In particular, watch what you say about creationists. I have seen many rationalists and effective altruists say “we should engage with the arguments of people who disagree with us, as long as they’re not incredibly dumb like young-earth creationists.” It’s true that there are likely to be few young-earth creationists in EA. However, since political views run in families, many conservatives have young-earth creationist friends and family, and many used to be young-earth creationists themselves. Having their loved ones or past selves dismissed as incredibly dumb can make many people feel like you’re calling them dumb.

Similarly, think twice before making broad generalizations about Trump supporters. Many conservatives voted for Trump (often very unenthusiastically), and even those who stayed home, voted third-party, or held their noses and voted for Clinton may have loved ones who voted for Trump. Calling all Trump supporters Nazis or racists can make even Never Trump Republicans feel like you’re calling all conservatives Nazis or racists. When it is necessary to talk about Trump supporters, try specifying exactly what you mean: say “Trump’s base in the primaries has above-average levels of ethnocentricism according to polls”, not “Trump supporters are racist.”

Take particular care to avoid characterizing all conservatives as sexist, racist, xenophobic, or homophobic. Again, speaking in specifics can help: “many conservatives support reduced immigration, which I believe is harmful to the global poor,” not “conservatives hate immigrants.” Try engaging with conservatives’ arguments: for example, you might explain that the evidence suggests that immigrants do not actually take our jobs.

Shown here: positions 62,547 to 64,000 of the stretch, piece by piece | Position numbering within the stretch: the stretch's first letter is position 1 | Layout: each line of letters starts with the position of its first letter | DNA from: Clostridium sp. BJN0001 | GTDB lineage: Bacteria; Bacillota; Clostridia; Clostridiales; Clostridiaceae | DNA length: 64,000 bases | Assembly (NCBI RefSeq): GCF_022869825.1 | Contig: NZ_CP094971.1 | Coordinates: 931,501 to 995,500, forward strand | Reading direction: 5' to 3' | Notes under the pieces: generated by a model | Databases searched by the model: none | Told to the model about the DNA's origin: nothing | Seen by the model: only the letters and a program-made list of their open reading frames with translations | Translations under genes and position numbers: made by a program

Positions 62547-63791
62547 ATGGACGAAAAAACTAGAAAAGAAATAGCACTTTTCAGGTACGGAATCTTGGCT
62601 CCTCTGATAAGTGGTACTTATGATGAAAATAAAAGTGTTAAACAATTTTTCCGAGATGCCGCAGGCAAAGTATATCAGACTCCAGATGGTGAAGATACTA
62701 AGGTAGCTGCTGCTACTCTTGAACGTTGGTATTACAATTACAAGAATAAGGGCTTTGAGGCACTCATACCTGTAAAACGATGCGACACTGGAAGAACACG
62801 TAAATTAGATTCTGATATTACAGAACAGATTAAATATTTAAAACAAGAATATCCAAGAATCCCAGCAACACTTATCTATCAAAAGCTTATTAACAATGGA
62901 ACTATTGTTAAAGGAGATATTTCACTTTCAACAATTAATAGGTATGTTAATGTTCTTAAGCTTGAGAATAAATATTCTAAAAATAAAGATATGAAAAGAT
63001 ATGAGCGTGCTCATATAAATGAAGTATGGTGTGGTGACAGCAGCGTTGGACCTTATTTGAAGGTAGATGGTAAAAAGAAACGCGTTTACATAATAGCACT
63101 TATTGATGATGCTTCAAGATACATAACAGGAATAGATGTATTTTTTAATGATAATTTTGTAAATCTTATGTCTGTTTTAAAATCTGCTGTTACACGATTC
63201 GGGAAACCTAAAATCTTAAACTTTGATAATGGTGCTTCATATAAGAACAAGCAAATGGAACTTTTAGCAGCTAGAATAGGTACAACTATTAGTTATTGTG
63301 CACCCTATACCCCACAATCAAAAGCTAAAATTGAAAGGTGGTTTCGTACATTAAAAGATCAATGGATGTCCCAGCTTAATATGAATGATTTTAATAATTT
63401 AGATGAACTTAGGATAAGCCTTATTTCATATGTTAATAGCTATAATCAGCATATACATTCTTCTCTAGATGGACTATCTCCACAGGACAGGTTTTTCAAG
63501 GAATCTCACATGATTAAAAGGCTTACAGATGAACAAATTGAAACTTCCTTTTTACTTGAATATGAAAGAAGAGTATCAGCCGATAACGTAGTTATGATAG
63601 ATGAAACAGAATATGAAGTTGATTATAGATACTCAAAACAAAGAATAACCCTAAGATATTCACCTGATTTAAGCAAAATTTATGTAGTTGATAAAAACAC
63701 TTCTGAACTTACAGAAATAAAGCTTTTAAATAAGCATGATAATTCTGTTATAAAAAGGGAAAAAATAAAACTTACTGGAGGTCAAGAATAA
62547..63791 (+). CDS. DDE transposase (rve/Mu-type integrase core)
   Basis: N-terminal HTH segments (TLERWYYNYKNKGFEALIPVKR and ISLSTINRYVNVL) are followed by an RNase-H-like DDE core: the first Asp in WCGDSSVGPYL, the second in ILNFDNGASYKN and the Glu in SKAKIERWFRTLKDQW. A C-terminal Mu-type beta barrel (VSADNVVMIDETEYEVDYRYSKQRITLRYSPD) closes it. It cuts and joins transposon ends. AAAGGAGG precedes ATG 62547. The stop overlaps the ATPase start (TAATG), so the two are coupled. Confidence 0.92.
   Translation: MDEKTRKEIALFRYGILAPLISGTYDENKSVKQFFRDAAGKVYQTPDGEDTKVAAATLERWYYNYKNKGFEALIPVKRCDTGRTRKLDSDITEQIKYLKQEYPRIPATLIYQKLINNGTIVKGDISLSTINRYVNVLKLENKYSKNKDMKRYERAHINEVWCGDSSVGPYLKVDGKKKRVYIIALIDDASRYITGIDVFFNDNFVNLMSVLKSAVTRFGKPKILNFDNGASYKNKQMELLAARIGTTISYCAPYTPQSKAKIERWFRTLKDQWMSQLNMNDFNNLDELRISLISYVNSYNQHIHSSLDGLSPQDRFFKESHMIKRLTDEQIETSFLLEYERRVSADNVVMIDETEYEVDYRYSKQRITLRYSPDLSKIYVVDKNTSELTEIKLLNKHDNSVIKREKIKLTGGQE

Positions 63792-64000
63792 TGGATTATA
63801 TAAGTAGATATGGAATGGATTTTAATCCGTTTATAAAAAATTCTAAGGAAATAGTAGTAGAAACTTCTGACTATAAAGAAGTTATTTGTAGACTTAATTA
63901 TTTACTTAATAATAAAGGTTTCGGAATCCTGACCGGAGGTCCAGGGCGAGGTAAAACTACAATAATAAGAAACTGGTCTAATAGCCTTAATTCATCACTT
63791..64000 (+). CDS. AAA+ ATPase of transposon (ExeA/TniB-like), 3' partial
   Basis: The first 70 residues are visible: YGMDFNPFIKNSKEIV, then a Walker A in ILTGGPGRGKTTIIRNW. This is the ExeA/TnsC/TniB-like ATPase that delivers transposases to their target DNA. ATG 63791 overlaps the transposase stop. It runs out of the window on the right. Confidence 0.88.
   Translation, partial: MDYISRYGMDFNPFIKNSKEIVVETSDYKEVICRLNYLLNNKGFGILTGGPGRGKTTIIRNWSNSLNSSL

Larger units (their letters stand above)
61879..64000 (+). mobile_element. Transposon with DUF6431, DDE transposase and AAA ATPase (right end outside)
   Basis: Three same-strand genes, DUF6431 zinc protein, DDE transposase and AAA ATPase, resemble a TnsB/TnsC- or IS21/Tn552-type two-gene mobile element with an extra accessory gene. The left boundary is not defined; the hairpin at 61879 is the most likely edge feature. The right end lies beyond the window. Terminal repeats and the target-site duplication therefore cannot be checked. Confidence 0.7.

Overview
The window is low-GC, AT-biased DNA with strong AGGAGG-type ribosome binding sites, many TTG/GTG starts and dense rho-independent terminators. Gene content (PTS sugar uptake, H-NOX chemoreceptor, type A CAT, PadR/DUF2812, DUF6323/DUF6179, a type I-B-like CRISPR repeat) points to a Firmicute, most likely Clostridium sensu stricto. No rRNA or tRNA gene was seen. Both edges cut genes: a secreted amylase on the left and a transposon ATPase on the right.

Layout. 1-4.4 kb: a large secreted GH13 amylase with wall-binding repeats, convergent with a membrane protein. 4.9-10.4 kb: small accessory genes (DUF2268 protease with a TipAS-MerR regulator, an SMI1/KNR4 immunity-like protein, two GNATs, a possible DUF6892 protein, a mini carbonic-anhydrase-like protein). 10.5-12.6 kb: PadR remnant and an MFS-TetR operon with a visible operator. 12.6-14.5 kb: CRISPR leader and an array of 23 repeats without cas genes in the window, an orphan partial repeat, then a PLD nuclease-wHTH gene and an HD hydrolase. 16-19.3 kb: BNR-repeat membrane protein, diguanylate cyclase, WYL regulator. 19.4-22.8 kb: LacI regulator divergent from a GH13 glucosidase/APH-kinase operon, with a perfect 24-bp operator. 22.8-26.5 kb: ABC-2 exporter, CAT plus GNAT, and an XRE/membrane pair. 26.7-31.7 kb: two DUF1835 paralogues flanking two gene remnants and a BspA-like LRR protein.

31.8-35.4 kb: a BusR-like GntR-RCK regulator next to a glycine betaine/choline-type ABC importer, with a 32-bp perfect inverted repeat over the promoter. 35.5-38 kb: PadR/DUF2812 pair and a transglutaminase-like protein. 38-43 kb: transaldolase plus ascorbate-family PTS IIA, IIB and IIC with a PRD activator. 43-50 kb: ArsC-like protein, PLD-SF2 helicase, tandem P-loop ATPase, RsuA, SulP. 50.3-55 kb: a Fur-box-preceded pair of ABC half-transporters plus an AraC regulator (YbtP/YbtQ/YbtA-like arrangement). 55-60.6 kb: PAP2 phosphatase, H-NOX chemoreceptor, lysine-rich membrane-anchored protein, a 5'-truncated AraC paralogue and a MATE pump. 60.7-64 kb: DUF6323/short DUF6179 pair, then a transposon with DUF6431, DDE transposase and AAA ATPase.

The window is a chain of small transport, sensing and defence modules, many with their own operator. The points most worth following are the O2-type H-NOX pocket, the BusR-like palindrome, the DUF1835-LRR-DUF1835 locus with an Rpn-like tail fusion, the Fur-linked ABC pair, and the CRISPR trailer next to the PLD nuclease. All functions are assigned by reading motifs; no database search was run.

Scrutinize every mention of Donald Trump with great care. It is perhaps unrealistic to expect that we should never mention the president, but I think it is best to avoid mentioning him in effective altruist writing unless he is obviously relevant to the topic.

“If you’re religious, then the most effectively altruist thing is to convert everyone because of the infinite utility of Heaven” is not nearly as clever as you think it is. Every religious effective altruist has heard this argument from a hundred different atheists, including ones whose religion does not actually include a concept of Heaven. No religious effective altruist is doing this. Stop bringing it up.

Don’t schedule all your events on Sunday mornings.

When it is necessary to give political examples, try to give an equal number from both sides of the aisle. I find pro-life causes to be a particularly fertile source of examples. Pro-life advocacy is similar to effective altruism in many ways: its advocates believe that they’re fighting against an ongoing moral atrocity and it involves expanding the circle of concern. There’s a lot of opportunity to prioritize pro-life charities or start new charities based on reason and evidence. For example, as far as I’m aware, few pro-life advocates are exploring provision of long-acting reversible contraception, uterine replicators, or early miscarriage prevention.

When it is relevant, make a point of highlighting the altruistic achievements of conservative politicians. For example, Senator Mike Lee, a Republican, has been one of the strongest voices in favor of allowing animal-product-free alternatives to be labeled “mayonnaise,” “soy milk,” and so on. Not only is understandable labeling important in the short run, it establishes a good precedent for clean meat being labeled as meat, which could help customers accept it as an alternative to animal-grown meat. Similarly, PEPFAR– a program championed by George W. Bush– has saved the lives of at least a million people for only $2,500 a life, competitive with GiveWell top charities.